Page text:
1. read your camera manual. i know everybody says this, but really, read it! until you actually get it. it can help you know your way around your camera and empower you to try new things.. like making the switch to manual. this is how it all began for me. it's what made me pick up my camera, realize its potential, and motivated me to learn how to do (hopefully) pretty things with it.
2. read other photography literature. if you love something, you'll find you're willing to spend time on it. do some research, even! i read photography 101 by nicole hill gerulat and would happily recommend it to anyone and everyone. such a clearly-written, handy little book. i loved it.
3. switch to manual. yes, it takes guts to give up the auto setting, but it's sooooo worth it. once you do it, a whole new world opens up. start playing around with the aperture and shutter speed. if you've done any reading on these subjects, and please do look them up at least a little bit, that will help you feel more comfortable and in the know. focus on familiarizing yourself with how your photo changes as you spin dials on your camera.
4. look at other photography. keep your eyes open for inspiration on how to compose and style a photo. for example, you don't have to center the subject of your photo! try something new. always look from a couple different angles. find a background or table that you love to photograph on. find some new find a few photography blogs that you love and make sure you pay attention while you flip through magazines. eye-catching photos are everywhere! try to figure out what makes them that way and what types of photos you love most. (happily for me, i love food photography.. and i love to make food! it works out pretty nice.)
5. natural light!! from my experience, this is probably the biggest and best thing you can do for your photos. i strongly recommend not using your flash. as much as possible! i would also recommend not depending on photoshop to make your photos presentable. try very hard to make them as lovely as possible straight through your lens, with the best light you can find. i love using window light for my food photos. in fact, it is pretty much all i use. if you can find a good window or two in your house (mine are south-facing), that is a perfect place to set up shop for a good photo shoot.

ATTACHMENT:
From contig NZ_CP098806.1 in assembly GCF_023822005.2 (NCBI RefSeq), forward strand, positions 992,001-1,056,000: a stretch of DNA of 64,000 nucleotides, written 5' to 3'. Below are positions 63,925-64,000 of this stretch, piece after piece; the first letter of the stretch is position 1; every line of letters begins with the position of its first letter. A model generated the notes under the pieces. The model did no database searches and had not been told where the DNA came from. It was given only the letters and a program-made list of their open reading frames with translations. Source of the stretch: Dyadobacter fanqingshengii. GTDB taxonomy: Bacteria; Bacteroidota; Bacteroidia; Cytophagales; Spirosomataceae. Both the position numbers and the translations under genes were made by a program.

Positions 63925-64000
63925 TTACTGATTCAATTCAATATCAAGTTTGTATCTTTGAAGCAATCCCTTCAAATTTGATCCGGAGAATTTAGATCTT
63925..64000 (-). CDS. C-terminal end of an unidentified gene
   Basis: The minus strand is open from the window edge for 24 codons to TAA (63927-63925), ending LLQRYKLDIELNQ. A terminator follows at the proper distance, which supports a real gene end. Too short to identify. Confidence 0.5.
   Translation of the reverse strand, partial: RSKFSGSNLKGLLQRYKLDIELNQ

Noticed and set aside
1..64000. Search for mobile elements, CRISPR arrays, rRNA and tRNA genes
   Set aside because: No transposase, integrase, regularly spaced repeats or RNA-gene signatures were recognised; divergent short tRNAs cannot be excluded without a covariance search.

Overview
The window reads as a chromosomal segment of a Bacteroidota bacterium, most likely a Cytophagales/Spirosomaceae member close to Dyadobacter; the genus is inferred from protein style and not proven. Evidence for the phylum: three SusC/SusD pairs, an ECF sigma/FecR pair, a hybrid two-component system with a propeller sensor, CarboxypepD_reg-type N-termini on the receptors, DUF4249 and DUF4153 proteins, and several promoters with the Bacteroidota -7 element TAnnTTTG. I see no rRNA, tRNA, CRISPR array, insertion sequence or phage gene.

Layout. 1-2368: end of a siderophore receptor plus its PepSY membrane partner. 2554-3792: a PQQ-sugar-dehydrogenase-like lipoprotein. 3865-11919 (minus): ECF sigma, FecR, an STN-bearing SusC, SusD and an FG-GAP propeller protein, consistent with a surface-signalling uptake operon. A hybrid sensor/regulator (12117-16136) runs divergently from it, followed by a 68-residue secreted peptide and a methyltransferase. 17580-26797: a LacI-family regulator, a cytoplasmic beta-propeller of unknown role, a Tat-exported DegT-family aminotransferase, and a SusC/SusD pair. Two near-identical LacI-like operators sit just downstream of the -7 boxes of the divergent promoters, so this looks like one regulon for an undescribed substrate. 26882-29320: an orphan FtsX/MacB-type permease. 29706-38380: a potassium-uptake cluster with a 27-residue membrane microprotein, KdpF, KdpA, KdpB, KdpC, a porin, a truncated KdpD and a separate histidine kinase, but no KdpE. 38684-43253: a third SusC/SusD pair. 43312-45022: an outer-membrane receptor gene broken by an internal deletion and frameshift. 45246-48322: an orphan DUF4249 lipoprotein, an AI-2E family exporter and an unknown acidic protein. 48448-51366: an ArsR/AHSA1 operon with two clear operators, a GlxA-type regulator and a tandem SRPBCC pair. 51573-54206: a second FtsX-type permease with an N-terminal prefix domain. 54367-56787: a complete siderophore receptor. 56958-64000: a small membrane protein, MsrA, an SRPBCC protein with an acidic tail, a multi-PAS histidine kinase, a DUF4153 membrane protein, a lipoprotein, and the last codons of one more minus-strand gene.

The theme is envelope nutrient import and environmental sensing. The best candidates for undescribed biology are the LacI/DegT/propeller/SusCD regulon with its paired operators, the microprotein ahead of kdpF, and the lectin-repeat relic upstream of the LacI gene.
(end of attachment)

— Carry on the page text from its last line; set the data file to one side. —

i don't have a super professional camera (i use a canon rebel xsi), but i've learned how to make it work for me by doing a little reading and fieldwork, using the manual setting, learning good times of day to shoot, and playing around with different angles and props. over time, you'll find your comfort zone and find yourself coming back to the same photo characteristics.. and then, hooray! you've found your own style.
now for a little shop talk. i've also been asked about giving a little photoshop lesson, to show how my photos go from upload to finished. so here it is.. my super simple photoshop tutorial. let's take my photo from yesterday as our model.
1. open up photo in photoshop and size accordingly.
2. sharpen it up a tad. (under the filter tab, find "sharpen")
3. then, because i don't want anything to look too made up, i always fade my sharpening. (under the edit tab, go to "fade sharpen" and adjust to your liking.
4. next, if your photo has any spots that you don't like... like stray crumbs or a distracting chip in the paint.. use the spot healing brush tool (on the far left tool bar) to fix tiny imperfections. i try to avoid these things before i even take the picture, but sometimes they can add to the character of the photo, so don't feel pressured to erase them. we don't want an air-brushed look!
5. next, we go to the image tab and find "adjustments." this is where i mess around with a curves layer, or the saturation, or whatever the photo might need just a little touch of. occasionally i will play with the contrast or gradient map, or even a photo filter once in awhile, but i mostly keep it very very simple. curves is my favorite tool, and i usually stick to that.
6. for this photo, all i'm going to do is a bit of curves. i shot this one in the morning, so it looked a bit dark. the curves layer will help brighten it, and the white background will look closer to white than gray. then you're ready to upload to flickr!
7. basically, i just keep it basic! size + a bit of sharpening + a bit of brightness. i like things very light, crisp, and natural. keep your adjusting minimal and you'll avoid anything fakey. the best thing you can do is start with a good photo, so focus on getting everything right (as much as you can) while you're looking through the lens.
hmmm... anything else? i hope this has helped in some small way. please leave me questions in the comment section! i'm sure i missed things and could be more clear on others. i'd be so happy to help!
ps. i can't believe it.. last year on this very day i was revealing my big secret. a whole year! how?!